Heinrich Finck

(1444-1527)

Spiritual and secular vokal works a capella

Stimmwerck:

Franz Vitzthum, countertenor

Klaus Wenk, tenor

Gerhard Hölzle, tenor

Marcus Schmidl, bass

 

sound samples
reviews
works

order no:
CCD 325
EAN 4028183003256

 

about this recording:

Heinrich Finck (born 1444/5 in Bamberg, death 1527 in Wien) belonged to the first generation of German composers to have emerged from the darkness of anonymity. His lifetime coincided with important music-historical developments that were above all disseminated by Franco-Flemish musicians in Italy. Thus, four-part texture now became the norm, the voices increasingly took on a vocal character and became alike through the use of musical imitation.

The vocal quartet Stimmwerck was founded in Munich in 2001 with the goal of presenting the composers of the Renaissance to new audiences. The name is derived from the designation for a group of like instruments, as it is used, among other places, in Michael Praetorius’ Syntagma musicum.
works:

Missa Dominicalis; Hymnus: Veni redemptor dominum; Introitus: Rorate cæli, Tractus: Audi filia; Communio: Ecce virgo; Natalis Domini cantica: Deo dicamus regi potenti;

six Lieder: Von hin scheid ich, Auf gut Gelück, O schönes Weib, Habs je getan, Mein herzigs G, Ach herzigs Herz

sound samples (mp3):

Missa Dominicalis: 1 Kyrie, 2 Gloria, 3 Credo, 4 Sanctus, 5 Agnus Dei, 6 Hymnus, 7 Introitus, 8 Tractus, 9 Communio, 10 Natalis Domini cantica

Lieder: 11 Von hin scheid ich, 12 Auf gut Gelück, 13 O schönes Weib, 14 Habs je getan, 15 Mein herzigs G, 16 Ach herzigs Herz

reviews:
(Fabrice Fitch in Goldberg Magazin, 8/2006, five stars):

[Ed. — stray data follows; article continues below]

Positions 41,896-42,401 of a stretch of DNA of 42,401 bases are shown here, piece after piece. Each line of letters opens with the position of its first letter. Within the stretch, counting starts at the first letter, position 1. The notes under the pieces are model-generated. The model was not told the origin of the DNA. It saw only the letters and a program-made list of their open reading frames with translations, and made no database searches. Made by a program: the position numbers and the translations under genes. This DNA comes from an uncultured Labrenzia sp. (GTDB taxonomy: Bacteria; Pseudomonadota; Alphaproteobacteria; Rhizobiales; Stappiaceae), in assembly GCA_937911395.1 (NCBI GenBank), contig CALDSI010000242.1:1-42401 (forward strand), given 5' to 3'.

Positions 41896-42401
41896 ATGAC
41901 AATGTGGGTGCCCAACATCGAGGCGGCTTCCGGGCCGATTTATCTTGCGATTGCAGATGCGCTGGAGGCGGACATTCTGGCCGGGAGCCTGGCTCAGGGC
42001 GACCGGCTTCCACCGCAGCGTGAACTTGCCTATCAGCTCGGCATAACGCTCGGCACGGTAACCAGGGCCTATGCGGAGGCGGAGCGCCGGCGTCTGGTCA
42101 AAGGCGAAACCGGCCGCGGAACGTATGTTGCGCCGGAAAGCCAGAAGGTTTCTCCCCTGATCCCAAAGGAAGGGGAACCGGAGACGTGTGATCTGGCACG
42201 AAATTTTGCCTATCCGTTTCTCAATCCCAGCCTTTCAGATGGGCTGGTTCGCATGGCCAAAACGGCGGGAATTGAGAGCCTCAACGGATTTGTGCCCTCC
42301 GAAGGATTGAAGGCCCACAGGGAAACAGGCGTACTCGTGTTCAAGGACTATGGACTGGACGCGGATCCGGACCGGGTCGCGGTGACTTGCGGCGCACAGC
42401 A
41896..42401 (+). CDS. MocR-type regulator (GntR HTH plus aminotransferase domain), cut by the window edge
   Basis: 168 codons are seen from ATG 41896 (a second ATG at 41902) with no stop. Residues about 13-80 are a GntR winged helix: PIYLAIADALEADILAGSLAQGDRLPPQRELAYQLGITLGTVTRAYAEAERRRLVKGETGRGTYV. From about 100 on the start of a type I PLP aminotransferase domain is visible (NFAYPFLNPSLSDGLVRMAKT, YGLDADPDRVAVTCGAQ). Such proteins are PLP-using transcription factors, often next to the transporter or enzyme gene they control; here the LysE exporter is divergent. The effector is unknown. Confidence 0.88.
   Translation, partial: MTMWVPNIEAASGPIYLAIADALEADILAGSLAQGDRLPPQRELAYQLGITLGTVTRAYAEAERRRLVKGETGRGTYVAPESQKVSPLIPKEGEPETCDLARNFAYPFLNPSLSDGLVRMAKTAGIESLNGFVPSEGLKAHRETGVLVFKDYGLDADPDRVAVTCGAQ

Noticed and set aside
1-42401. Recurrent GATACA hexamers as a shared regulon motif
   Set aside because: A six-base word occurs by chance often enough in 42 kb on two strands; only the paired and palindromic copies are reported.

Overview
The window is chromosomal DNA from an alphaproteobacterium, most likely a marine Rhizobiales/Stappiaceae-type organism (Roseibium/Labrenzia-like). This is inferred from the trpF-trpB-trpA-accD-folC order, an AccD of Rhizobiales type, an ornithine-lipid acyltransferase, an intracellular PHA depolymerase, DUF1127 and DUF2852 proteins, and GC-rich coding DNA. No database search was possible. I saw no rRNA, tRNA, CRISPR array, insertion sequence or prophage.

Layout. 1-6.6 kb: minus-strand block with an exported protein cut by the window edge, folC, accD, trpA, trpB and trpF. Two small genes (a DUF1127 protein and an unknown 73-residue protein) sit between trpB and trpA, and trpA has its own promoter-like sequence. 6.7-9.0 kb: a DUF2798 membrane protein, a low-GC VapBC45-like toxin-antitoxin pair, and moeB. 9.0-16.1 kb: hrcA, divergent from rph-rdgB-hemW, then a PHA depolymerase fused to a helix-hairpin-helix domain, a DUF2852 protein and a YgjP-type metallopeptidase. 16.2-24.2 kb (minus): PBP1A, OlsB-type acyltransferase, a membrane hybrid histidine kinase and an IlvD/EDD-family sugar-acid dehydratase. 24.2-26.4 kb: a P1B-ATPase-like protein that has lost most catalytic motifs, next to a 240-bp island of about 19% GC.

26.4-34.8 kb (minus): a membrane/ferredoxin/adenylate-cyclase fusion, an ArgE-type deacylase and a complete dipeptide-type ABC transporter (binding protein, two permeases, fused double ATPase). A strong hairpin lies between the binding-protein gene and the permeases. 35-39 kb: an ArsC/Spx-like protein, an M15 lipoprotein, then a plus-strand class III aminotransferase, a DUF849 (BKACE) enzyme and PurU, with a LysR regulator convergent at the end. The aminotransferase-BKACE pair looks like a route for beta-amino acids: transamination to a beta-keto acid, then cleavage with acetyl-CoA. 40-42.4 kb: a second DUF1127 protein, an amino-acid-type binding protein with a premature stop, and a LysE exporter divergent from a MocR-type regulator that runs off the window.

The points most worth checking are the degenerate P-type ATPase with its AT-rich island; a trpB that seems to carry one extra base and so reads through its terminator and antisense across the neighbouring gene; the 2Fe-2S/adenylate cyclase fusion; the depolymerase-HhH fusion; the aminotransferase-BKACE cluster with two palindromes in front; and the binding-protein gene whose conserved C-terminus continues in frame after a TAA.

Heinrich Finck’s music has received little coverage on disc, this being (as far as I am aware) the first anthology to be devoted to him. Strange indeed that this composer, whose life-span encompasses those of all the major figures of the “Josquin generation” (he died in 1527 at the age of 82) should have been so overlooked, particularly in view of the quality of what this vocal quartet from Munich offer us here.

The Missa Dominicalis is quite unassuming at first hearing, but the impression of fine craftsmanship deepens on repeated listening, and the same is true of the selection of four Mass Propers. The writing is accomplished enough often to give the impression that there are more than four voices involved. This is indicative of Finck’s skill, certainly, but also of Stimmwerk’s admirable qualities of ensemble: balance, vocal blend, secure intonation and sensitivity to the shaping of phrases are all there. 

The individual voices are all very pleasing, the countertenor Franz Vitzthum’s ability to scale the heights of his range deserving special mention. The programme is not exclusively sacred: Deo dicamus regi potenti, though a Latin canticum for Christmastide, has a decidedly secular lilt to it, and the selection of German love-songs presented as a miniature cycle shows off a vein of lyrical inspiration that rounds off a remarkably well rounded portrait of an unjustly neglected musician.


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